KUALA LUMPUR, 7 January 2021: Malaysia’s Tourism, Arts and Culture Minister, Datuk Seri Nancy Shukri, has recommended that Sabah’s Kaamatan and Sarawak’s Gawai festival holidays be included the Cuti-Cuti Malaysia programme that encourages domestic travel.
First reported in Star Online, the proposed listing of the two harvest festivals would draw more tourists and help to put the two festivals on the tourism map.
The Kaamatan Festival, also known as the Harvest Festival, is a month-long celebration of the ethnic Kadazandusun, Murut and Rungus communities in Sabah that begins in May and culminates on 30 to 31 May. The Gawai Festival in Sarawak state is celebrated 31 May to 1 June.
In Sabah, Kaamatan or Pesta Kaamatan marks the thanksgiving for a good harvest. It is mainly celebrated by the ethnic Kadazan-Dusuns, as well as by other related ethnic groups in the state, and lasts for the whole of the month of May, ending with a public holiday on a date selected by a priestess known as the ‘Bobohizan’.
A beauty pageant, known as ‘Unduk Ngadau’, marks the close of the harvest festival. There is also a dance performance called the Sumazau, a singing contest called Sugandoi, a bodybuilding competition, and other arts and crafts performances. Contests such as hitting the gong and folk sports have also become one of the main events in this festival.
Popular drinks during the festival are ‘Tapai’ and ‘Kinomol’, which is a traditional ‘Alak’ drink. Tapai is drunk from a small bamboo vessel or from special glasses crafted from bamboo.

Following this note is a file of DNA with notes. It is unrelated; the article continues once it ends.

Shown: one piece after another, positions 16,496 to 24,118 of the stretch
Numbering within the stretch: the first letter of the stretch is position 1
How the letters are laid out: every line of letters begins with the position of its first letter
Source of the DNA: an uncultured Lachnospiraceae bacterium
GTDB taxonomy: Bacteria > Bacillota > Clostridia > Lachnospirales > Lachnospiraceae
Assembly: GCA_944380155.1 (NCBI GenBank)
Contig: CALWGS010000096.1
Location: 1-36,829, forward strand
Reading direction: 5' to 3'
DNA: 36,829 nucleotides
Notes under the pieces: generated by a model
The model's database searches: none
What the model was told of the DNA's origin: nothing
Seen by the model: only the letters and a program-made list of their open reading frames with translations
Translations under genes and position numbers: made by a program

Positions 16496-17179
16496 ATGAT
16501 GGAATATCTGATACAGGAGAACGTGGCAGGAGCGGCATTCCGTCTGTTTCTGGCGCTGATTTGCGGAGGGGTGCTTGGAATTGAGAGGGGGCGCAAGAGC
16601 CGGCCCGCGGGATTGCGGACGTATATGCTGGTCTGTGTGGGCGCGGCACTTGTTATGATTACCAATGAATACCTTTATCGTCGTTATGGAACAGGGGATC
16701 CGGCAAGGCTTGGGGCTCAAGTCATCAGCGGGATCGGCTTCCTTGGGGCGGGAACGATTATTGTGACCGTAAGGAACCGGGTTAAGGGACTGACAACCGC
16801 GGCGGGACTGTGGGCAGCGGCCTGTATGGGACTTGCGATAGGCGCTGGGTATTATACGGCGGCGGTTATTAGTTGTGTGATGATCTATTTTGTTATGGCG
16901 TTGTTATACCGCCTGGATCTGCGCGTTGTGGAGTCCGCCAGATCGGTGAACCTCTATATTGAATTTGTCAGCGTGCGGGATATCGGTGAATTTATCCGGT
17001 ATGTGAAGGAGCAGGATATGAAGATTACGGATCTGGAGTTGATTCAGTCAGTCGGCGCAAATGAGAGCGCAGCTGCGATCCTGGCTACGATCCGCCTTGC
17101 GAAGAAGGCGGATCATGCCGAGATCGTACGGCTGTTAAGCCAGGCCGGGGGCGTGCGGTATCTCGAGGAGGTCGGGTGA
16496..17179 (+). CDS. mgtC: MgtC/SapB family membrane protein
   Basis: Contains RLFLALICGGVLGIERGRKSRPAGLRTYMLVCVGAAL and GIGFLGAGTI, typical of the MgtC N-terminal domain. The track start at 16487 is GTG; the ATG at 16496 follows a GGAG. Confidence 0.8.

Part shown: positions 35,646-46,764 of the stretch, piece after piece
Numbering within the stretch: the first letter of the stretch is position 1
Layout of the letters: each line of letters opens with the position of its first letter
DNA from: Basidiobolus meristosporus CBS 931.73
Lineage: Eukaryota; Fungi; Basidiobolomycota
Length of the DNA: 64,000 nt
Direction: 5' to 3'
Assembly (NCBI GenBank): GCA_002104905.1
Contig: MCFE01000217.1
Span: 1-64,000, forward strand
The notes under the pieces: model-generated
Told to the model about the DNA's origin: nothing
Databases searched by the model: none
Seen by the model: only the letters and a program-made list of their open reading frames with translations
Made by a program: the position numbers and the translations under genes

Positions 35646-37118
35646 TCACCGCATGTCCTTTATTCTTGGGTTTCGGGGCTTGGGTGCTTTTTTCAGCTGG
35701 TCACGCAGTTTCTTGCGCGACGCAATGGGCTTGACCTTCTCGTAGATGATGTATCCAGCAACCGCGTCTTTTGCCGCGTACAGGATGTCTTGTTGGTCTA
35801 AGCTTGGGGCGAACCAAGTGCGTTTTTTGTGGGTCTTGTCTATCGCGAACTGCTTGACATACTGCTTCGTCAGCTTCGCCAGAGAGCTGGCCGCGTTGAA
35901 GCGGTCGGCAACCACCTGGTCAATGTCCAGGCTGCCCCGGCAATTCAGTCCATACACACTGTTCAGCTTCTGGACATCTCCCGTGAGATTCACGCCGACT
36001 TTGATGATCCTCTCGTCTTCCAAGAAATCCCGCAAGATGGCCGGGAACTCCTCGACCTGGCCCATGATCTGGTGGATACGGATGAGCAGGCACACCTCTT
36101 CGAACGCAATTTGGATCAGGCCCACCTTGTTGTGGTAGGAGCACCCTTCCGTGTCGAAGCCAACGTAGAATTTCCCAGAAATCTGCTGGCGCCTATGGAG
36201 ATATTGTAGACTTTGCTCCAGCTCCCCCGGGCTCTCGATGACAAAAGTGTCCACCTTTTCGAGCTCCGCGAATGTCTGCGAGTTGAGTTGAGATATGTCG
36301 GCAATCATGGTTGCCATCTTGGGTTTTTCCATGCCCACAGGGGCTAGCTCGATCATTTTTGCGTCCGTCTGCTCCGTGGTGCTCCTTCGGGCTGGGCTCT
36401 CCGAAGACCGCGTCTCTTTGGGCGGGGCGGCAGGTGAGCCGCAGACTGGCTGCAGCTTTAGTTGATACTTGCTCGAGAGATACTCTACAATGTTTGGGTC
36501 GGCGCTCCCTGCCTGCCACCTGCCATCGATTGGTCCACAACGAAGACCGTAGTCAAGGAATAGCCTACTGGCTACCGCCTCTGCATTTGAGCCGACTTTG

Gawai Dayak Sarawak
Known locally as ‘Gawai Dayak’ the annual festival is celebrated by the Dayak people in Sarawak, Malaysia and West Kalimantan, Indonesia. It is a public holiday in Sarawak and recognised as a religious and a social occasion since 1957.
The annual ritual festival involves longhouses planting extra paddy ahead of the celebrations, some of which is used to brew the traditional Dayak rice liquor called ‘Tuak’. It is brewed at least one month before the Gawai Dayak festival gets underway.
Traditional cake delicacies are prepared from glutinous rice flour mixed with sugar. The cakes include ‘Sarang Semut’ (ant nest cake), ‘Suwan’ (moulded cake) and ‘Kuih Sepit’ (twisted cake).
In the days leading up to the Gawai eve, longhouse residents may organise a hunting or fishing trips to gather wild meats and fish. Both can be preserved with salt in a jar or smoked over a firewood platform grill.